List Of The Day

George Jones -- The Last Country Star!

List Of The Day

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[Photo: Michael Ochs Archives/Getty Images]

What do I mean by 'The Last Country Star,' you ask? I mean, nothing. It's just one of those stupid titles you give things because it sounds important and definitive. Try it for dinner. 'Hot Dogs -- The Last Supper!' Or for breakfast. 'Jolt Cola -- The Final Drink!'

Fact is, George Jones is one of the very few musicians you can wing superlatives at and never overstate your case. His early manager and "producer" Pappy Daily sent him into the recording studio the way young parents send their kids into the bathroom. If Jones wasn't in the studio making hits, he was out on the road telling everyone about what he just did.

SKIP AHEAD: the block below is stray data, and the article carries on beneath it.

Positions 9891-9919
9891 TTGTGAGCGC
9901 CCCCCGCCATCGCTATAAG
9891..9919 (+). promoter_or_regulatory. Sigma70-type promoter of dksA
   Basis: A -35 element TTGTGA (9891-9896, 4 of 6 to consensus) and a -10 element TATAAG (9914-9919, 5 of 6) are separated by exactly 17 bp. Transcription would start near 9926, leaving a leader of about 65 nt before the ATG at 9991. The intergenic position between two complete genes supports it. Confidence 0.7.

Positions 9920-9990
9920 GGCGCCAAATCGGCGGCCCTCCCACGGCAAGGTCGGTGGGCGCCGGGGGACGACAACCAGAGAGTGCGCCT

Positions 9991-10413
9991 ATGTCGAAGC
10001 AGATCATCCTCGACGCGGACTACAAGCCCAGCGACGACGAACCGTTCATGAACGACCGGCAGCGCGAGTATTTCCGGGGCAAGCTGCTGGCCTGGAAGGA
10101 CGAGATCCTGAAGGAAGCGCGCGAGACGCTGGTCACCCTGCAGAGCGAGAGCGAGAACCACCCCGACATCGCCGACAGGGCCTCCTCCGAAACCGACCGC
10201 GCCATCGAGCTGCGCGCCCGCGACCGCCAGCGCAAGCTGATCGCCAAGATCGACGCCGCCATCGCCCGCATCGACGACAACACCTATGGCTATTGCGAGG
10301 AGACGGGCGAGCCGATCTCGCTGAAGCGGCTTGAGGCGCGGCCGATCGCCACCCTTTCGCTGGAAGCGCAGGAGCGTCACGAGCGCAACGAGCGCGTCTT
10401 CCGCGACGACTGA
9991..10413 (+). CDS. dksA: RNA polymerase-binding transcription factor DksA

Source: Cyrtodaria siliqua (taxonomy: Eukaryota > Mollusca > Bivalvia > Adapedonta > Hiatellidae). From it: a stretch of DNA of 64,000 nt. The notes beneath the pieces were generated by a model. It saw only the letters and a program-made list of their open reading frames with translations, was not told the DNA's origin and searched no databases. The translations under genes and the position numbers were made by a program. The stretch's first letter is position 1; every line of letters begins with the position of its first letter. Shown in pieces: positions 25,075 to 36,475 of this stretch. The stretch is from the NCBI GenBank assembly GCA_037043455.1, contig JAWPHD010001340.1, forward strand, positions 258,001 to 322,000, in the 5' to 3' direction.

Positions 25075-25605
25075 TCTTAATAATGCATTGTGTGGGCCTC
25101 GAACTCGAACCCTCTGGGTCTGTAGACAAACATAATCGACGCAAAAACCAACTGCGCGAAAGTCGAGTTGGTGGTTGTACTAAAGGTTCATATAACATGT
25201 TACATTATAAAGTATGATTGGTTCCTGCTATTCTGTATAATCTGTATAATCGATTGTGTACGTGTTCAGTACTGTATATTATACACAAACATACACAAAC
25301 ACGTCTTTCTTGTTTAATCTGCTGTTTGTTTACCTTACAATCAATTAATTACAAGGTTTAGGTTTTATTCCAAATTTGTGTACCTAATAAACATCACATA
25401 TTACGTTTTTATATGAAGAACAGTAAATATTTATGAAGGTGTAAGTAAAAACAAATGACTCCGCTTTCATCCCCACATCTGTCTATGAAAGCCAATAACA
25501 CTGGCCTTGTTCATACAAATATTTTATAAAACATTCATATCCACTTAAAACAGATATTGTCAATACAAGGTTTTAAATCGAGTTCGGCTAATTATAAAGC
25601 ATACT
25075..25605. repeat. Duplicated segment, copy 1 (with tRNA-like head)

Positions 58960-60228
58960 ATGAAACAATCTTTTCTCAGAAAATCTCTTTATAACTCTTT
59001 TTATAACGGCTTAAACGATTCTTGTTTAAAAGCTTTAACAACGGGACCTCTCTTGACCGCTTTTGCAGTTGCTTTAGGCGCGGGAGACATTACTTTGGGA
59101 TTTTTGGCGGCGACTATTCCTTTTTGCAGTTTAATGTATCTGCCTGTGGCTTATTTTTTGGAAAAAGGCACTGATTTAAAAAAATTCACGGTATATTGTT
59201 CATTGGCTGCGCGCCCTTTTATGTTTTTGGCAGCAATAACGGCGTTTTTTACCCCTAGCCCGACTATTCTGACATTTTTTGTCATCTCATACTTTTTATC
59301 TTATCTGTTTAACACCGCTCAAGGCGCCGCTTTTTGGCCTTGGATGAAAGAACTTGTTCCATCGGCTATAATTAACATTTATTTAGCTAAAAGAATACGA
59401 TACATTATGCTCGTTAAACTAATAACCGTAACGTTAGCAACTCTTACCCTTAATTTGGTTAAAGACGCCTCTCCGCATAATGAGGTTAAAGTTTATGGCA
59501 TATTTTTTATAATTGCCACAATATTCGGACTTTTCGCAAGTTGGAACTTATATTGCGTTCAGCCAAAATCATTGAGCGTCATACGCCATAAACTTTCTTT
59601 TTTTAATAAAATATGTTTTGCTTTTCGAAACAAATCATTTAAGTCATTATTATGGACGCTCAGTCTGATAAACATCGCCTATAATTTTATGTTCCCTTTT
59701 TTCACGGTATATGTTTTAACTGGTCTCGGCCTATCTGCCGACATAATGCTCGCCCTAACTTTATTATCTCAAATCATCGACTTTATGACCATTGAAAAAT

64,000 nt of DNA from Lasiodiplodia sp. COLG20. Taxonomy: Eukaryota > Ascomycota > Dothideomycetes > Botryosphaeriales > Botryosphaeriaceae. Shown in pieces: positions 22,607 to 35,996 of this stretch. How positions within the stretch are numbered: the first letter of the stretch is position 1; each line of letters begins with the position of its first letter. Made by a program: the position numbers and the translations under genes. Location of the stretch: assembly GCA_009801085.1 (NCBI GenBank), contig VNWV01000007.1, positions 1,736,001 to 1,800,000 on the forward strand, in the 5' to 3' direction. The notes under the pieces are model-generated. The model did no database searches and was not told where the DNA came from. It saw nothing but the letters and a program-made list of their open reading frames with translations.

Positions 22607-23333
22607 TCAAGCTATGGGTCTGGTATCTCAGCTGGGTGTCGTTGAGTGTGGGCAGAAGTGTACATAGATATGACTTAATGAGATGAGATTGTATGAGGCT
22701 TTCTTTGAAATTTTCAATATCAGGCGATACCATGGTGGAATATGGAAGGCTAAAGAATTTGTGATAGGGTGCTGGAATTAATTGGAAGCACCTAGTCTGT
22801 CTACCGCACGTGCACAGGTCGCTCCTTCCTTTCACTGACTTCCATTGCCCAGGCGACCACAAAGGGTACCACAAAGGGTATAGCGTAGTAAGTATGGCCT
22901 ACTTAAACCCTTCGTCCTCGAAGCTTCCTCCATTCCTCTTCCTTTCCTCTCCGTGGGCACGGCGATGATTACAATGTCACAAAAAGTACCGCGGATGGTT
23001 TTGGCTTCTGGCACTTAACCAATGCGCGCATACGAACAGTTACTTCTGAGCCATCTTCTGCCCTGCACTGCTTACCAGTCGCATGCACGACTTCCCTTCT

While this meant the quality of his records were hit and miss, it also ensured that he was never out of the public eye for very long. In an age when musicians take years to make a single 11-track album, Jones recorded 151 tracks in two years at United Artists in 1962-64 and then went to Musicor Records where he recorded nearly double that in seven more.

This list is obviously barely a single drop in a bucket that overfloweth! While I'm sure most of you would love to read a list of the 419 best George Jones songs, the hip-to-be-square dark overlords that run things around here think that would be a mite excessive.